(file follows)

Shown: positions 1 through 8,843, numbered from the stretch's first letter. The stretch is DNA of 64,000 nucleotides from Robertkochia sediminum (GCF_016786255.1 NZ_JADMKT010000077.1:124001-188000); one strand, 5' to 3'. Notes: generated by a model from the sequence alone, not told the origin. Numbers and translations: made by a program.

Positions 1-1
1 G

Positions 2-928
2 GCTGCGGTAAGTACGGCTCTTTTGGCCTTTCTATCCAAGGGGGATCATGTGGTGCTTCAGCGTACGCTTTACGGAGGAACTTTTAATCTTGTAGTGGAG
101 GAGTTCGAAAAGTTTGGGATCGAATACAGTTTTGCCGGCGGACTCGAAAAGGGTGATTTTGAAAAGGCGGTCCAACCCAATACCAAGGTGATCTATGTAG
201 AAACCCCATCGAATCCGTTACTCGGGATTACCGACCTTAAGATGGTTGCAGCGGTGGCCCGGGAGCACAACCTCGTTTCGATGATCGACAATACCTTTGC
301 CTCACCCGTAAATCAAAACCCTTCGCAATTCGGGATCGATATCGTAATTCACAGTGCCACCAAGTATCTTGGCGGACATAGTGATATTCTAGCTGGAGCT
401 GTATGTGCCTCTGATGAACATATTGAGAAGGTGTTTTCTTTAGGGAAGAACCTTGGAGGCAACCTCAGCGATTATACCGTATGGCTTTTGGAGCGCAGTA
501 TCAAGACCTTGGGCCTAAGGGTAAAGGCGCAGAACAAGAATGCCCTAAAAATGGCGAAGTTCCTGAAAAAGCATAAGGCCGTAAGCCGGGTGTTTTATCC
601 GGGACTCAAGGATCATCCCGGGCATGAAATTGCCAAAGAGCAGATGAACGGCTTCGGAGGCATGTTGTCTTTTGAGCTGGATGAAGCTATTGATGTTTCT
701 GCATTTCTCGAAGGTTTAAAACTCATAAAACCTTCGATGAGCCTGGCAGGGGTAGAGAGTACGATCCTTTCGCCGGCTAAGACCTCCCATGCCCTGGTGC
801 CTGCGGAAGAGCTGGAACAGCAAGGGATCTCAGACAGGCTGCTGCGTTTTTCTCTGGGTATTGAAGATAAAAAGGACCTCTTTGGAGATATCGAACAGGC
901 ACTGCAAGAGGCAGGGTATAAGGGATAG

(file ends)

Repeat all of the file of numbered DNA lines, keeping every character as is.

Shown: positions 1 through 8,843, numbered from the stretch's first letter. The stretch is DNA of 64,000 nucleotides from Robertkochia sediminum (GCF_016786255.1 NZ_JADMKT010000077.1:124001-188000); one strand, 5' to 3'. Notes: generated by a model from the sequence alone, not told the origin. Numbers and translations: made by a program.

Positions 1-1
1 G

Positions 2-928
2 GCTGCGGTAAGTACGGCTCTTTTGGCCTTTCTATCCAAGGGGGATCATGTGGTGCTTCAGCGTACGCTTTACGGAGGAACTTTTAATCTTGTAGTGGAG
101 GAGTTCGAAAAGTTTGGGATCGAATACAGTTTTGCCGGCGGACTCGAAAAGGGTGATTTTGAAAAGGCGGTCCAACCCAATACCAAGGTGATCTATGTAG
201 AAACCCCATCGAATCCGTTACTCGGGATTACCGACCTTAAGATGGTTGCAGCGGTGGCCCGGGAGCACAACCTCGTTTCGATGATCGACAATACCTTTGC
301 CTCACCCGTAAATCAAAACCCTTCGCAATTCGGGATCGATATCGTAATTCACAGTGCCACCAAGTATCTTGGCGGACATAGTGATATTCTAGCTGGAGCT
401 GTATGTGCCTCTGATGAACATATTGAGAAGGTGTTTTCTTTAGGGAAGAACCTTGGAGGCAACCTCAGCGATTATACCGTATGGCTTTTGGAGCGCAGTA
501 TCAAGACCTTGGGCCTAAGGGTAAAGGCGCAGAACAAGAATGCCCTAAAAATGGCGAAGTTCCTGAAAAAGCATAAGGCCGTAAGCCGGGTGTTTTATCC
601 GGGACTCAAGGATCATCCCGGGCATGAAATTGCCAAAGAGCAGATGAACGGCTTCGGAGGCATGTTGTCTTTTGAGCTGGATGAAGCTATTGATGTTTCT
701 GCATTTCTCGAAGGTTTAAAACTCATAAAACCTTCGATGAGCCTGGCAGGGGTAGAGAGTACGATCCTTTCGCCGGCTAAGACCTCCCATGCCCTGGTGC
801 CTGCGGAAGAGCTGGAACAGCAAGGGATCTCAGACAGGCTGCTGCGTTTTTCTCTGGGTATTGAAGATAAAAAGGACCTCTTTGGAGATATCGAACAGGC
901 ACTGCAAGAGGCAGGGTATAAGGGATAG